Astronomers Creep Up to the Edge of the Milky Way’s Black Hole

Hot spots have been discovered orbiting just outside the supermassive black hole at the galaxy’s center. Their motions have given us the closest look at that violent environment.

Astronomers have found something orbiting just outside the innermost possible orbit of the  supermassive black hole at the Milky Way’s center.

Olena Shmahalo/Quanta Magazine

For the first time, scientists have spotted something wobbling around the black hole at the core of our galaxy. Their measurements suggest that this stuff — perhaps made of blobs of plasma — is spinning not far from the innermost orbit allowed by the laws of physics. If so, this affords astronomers their closest look yet at the funhouse-mirrored space-time that surrounds a black hole. And in time, additional observations will indicate whether those known laws of physics truly describe what’s going on at the edge of where space-time breaks down.

Astronomers already knew that the Milky Way hosts a central black hole, weighing some four million suns. From Earth, this black hole is a dense, tiny thing in the constellation Sagittarius, only as big on the sky as a strawberry seed in Los Angeles when viewed from New York. But interstellar gas glows as it swirls into the black hole, marking the dark heart of the galaxy with a single, faint point of infrared light in astronomical images. Astronomers call it Sagittarius A* (pronounced “A-star”).

For 15 years researchers have watched that point flicker — and wondered why. Occasionally, it flares up 30 times brighter in infrared light and then subsides, all within just a few minutes. Now, though, a team based at the Max Planck Institute for Extraterrestrial Physics in Garching, Germany, has measured not just this speck’s brightness but its position with staggering precision. When it flares, it also moves clockwise on the sky, tracing out a tiny circle, they find.

“They have clearly seen something moving,” said Shep Doeleman, an astronomer at the Harvard-Smithsonian Center for Astrophysics who did not participate in what he calls the team’s “extraordinary” measurements, which will be published tomorrow in Astronomy & Astrophysics. “What it is, is not exactly clear.”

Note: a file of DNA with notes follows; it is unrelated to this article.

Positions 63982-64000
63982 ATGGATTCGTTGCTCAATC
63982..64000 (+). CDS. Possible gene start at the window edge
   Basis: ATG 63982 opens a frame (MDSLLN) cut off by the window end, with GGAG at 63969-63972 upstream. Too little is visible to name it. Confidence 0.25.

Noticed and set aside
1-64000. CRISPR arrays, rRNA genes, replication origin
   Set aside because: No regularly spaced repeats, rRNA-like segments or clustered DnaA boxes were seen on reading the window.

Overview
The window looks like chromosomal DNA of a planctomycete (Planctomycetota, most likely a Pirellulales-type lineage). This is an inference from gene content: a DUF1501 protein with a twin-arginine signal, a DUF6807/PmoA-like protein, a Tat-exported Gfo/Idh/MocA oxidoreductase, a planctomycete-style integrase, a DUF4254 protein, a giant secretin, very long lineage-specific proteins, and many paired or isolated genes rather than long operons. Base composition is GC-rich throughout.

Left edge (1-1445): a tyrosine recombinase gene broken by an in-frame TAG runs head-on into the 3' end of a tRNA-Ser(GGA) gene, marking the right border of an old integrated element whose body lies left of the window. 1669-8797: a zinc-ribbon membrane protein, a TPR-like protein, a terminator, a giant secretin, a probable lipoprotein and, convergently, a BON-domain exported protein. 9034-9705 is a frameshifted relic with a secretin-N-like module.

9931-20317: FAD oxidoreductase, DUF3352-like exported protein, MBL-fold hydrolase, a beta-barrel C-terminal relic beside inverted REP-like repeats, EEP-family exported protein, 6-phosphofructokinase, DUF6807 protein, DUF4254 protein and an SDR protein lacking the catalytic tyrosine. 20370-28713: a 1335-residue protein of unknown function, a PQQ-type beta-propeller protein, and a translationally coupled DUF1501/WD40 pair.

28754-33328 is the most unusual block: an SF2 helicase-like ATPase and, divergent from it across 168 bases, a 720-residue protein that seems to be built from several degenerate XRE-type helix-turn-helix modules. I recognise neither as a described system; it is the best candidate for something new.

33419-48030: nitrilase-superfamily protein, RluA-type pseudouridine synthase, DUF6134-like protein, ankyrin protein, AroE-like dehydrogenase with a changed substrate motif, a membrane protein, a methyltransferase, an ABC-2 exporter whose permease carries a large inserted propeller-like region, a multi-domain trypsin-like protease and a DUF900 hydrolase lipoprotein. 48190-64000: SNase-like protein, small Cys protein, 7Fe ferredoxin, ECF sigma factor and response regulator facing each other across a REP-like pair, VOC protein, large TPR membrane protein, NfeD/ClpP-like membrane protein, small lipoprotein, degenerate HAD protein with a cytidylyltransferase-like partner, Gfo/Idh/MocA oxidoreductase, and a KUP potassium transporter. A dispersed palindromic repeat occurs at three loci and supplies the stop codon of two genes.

But one particular interpretation stands out, the team argues. This wobbling likely comes from “hot spots,” glowing blobs of magnetically heated plasma orbiting right above the black hole’s gaping maw at almost one-third the speed of light. As these hot spots circle, the black hole’s immense gravitational forces twist space-time itself into something like a lens, one that flashes beacons of light across the cosmos like a galactic searchlight beam. The idea, first proposed in 2005 by Avery Broderick, now at the Perimeter Institute of Theoretical Physics and the University of Waterloo in Canada, and Avi Loeb of Harvard University, would explain why the black hole appears to flare.

“It seems like they’ve got something really exciting here,” added astronomer Andrea Ghez, a longtime competitor to the European team at the University of California, Los Angeles.

If these rotating flares are due to hot spots in the way that Broderick and Loeb imagined, additional flares will help reveal the black hole’s “spin,” a measure of its rotation. And it could also provide a new way to poke and prod Einstein’s theory of general relativity in the flexed space-time at the mouth of a black hole.

“To occasionally be right makes up for all the other times when I scratched my head at the blackboard,” said Broderick. “This is what makes being a scientist so much fun.”